The Government of Canada’s Oceans Protection Plan supports the removal and disposal of abandoned boats in Bridgewater

News release

June 27, 2018    Bridgewater, Nova Scotia

Canada’s coastlines are a source of inspiration and pride. Even for Canadians living inland, many of the jobs that support middle-class families, and the products used every day, depend on Canada’s waterways. These coastlines are one of our most valuable resources, and with them come tremendous responsibility to protect them.

Abandoned boats are a growing problem across Canada. The Government of Canada, through the Oceans Protection Plan, is working diligently to deter this irresponsible practice. Bernadette Jordan, Member of Parliament for South Shore – St. Margaret’s, today, was in Bridgewater on behalf of the Honourable Marc Garneau, Minister of Transport to announce funding recipients through Canada’s Abandoned Boats Program. This $6.85 million program provides funding to support the assessment, removal and disposal of abandoned boats from communities across Canada.

More than $110,000 will be granted for the following organizations to assess 31 boats that litter shores on the East Coast:

  • Nova Scotia Lands (Nova Scotia) - $105,285
  • St. Anthony Port Authority (Newfoundland) - $5,000

Assessments help identify safety issues, environmental impact, recycling value and costs associated with removing an abandoned boat. Once an assessment is completed, applicants may apply for funding under the Abandoned Boats Program to have a boat removed and disposed.

The $1.5 billion Oceans Protection Plan is the largest investment ever made to protect Canada’s coasts and waterways. This national strategy is creating a world-leading marine safety system that provides economic opportunities for Canadians today, while protecting our coastlines and clean water for generations to come. The strategy is being developed in close collaboration with Indigenous peoples, local stakeholders and coastal communities.


“The Oceans Protection Plan's Abandoned Boats Program addresses the negative effects of abandoned vessels, like the ones in Bridgewater. Congratulations to all selected communities for working with us to address environmental pollution and hazards to navigation caused by these abandoned vessels.”

Bernadette Jordan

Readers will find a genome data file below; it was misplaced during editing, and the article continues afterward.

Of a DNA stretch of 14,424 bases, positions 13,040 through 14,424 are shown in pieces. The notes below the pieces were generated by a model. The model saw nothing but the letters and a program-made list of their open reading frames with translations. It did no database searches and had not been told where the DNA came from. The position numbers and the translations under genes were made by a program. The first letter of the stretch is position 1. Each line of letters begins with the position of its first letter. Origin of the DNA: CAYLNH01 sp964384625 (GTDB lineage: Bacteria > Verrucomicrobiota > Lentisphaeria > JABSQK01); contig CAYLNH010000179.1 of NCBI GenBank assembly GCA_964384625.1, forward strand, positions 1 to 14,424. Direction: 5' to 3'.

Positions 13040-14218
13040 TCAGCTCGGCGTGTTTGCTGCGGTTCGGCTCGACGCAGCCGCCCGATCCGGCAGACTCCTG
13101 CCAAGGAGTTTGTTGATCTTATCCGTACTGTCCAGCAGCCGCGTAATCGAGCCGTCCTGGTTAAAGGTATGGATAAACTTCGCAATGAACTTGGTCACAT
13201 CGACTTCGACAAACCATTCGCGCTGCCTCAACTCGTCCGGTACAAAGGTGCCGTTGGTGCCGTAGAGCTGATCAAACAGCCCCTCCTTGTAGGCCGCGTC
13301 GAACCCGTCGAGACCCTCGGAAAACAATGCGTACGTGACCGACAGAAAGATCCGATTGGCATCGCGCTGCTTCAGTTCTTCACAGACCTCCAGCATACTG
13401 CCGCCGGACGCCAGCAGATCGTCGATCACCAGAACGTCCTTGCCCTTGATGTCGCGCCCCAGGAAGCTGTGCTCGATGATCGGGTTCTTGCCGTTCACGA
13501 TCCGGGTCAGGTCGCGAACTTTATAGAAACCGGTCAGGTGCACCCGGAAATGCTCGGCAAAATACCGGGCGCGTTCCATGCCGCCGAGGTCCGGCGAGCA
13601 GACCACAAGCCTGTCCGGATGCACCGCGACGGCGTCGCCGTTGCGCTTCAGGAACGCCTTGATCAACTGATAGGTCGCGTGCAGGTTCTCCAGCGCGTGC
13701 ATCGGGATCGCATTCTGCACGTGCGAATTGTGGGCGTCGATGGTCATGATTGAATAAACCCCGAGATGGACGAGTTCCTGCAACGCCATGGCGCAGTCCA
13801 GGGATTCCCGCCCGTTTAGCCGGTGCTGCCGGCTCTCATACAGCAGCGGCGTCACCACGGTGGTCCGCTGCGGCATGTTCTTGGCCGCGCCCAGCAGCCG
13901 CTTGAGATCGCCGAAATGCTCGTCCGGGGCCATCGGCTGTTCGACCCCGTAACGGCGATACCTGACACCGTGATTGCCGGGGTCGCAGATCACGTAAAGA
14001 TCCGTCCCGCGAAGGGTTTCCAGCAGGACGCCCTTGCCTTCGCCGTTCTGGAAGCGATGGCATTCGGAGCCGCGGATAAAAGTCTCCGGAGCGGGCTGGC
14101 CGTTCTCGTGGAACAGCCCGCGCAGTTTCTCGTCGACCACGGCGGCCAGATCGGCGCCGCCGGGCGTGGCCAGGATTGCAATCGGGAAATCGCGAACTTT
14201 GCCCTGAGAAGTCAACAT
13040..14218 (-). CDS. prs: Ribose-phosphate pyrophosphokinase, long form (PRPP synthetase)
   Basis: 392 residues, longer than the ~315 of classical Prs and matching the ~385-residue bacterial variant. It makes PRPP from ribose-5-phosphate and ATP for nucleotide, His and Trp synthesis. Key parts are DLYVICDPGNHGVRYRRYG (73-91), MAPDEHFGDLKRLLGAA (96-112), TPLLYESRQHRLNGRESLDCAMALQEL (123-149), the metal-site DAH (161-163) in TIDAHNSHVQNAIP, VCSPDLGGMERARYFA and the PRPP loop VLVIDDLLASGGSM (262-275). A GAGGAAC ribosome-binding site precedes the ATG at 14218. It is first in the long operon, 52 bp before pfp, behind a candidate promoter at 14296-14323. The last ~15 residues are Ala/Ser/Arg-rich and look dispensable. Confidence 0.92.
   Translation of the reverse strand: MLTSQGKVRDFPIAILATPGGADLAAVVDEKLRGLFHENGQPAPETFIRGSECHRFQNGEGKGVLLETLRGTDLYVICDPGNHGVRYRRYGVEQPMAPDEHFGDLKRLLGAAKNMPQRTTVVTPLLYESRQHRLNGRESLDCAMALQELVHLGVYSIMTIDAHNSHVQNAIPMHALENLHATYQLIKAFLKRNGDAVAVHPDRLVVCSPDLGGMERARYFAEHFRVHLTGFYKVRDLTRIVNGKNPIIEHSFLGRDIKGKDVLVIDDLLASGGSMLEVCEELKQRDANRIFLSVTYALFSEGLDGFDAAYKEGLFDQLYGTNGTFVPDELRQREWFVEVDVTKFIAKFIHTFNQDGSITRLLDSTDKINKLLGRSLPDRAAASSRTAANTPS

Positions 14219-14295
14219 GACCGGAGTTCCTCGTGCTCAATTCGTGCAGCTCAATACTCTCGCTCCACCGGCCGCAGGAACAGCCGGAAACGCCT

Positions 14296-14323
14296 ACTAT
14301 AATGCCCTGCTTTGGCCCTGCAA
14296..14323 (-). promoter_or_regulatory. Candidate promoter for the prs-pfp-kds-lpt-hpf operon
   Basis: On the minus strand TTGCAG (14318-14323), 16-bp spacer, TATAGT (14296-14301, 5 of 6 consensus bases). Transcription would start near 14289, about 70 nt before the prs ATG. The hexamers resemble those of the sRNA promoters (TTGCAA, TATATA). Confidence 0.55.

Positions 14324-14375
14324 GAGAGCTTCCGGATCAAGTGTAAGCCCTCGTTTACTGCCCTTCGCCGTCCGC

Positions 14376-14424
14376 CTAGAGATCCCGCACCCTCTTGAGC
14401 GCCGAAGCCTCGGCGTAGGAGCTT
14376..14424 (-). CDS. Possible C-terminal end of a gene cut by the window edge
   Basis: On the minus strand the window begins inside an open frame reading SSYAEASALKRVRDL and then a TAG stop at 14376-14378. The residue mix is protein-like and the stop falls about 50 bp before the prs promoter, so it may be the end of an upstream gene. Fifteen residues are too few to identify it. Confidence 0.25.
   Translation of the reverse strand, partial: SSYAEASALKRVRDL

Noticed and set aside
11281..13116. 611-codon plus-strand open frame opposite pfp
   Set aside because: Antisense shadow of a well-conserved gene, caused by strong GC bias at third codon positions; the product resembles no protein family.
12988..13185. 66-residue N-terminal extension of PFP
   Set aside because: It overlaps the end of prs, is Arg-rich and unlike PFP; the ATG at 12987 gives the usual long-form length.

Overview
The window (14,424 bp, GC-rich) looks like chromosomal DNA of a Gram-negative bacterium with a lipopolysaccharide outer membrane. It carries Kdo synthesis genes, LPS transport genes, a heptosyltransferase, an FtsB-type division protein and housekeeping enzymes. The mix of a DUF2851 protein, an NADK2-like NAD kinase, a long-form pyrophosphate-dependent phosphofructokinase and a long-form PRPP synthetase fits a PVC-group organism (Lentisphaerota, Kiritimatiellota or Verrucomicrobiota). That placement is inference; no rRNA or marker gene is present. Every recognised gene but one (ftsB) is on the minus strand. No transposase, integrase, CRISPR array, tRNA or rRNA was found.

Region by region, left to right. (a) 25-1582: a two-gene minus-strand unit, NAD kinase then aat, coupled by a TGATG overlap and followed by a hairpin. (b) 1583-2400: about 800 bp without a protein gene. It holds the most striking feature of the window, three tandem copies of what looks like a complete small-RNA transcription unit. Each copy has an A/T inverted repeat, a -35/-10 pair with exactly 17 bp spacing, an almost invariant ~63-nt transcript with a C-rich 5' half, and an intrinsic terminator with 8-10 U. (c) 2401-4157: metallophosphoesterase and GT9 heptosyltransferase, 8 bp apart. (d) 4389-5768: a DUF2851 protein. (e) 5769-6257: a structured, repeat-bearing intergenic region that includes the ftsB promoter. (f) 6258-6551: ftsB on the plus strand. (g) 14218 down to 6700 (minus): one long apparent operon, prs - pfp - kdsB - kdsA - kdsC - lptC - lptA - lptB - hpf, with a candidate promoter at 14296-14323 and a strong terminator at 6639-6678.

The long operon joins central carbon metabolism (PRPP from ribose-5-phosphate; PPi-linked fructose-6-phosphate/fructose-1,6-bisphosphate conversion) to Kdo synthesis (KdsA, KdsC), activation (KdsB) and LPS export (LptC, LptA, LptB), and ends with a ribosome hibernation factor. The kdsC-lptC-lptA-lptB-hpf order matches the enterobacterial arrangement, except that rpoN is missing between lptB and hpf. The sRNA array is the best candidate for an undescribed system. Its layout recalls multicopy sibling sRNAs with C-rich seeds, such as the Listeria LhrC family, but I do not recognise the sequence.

Member of Parliament for South Shore – St. Margaret's

“Through the Abandoned Boats Program, funding for the assessment, removal and disposal of abandoned boats is safeguarding Bridgewater’s shorelines. The Government of Canada has created this program to protect our coastal livelihoods, our economy, as well as our Canadian identity.”

The Honourable Marc Garneau
Minister of Transport

Quick facts

  • Other important measures undertaken by the Government of Canada include improving vessel owner identification, creating an inventory of vessels and assessing their risks, and establishing a robust polluter pays approach for vessel clean up.

  • A third call for proposals under the assessment and removal component of the Abandoned Boats Program was launched on April 3, 2018, and will remain open until March 31, 2019. Additional calls for proposal will be issued later in 2019.

  • To help stem the flow of problem vessels, the Government of Canada has proposed new legislation governing wrecked, abandoned, and hazardous vessels. The Wrecked, Abandoned or Hazardous Vessels Act (Bill C-64) will bring the Nairobi International Convention on the Removal of Wrecks, 2007, into Canadian law and strengthen vessel owner liability.

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Delphine Denis
Press Secretary
Office of the Honorable Marc Garneau
Minister of Transport, Ottawa

Media Relations
Transport Canada, Ottawa

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Fisheries and Oceans Canada and the Canadian Coast Guard

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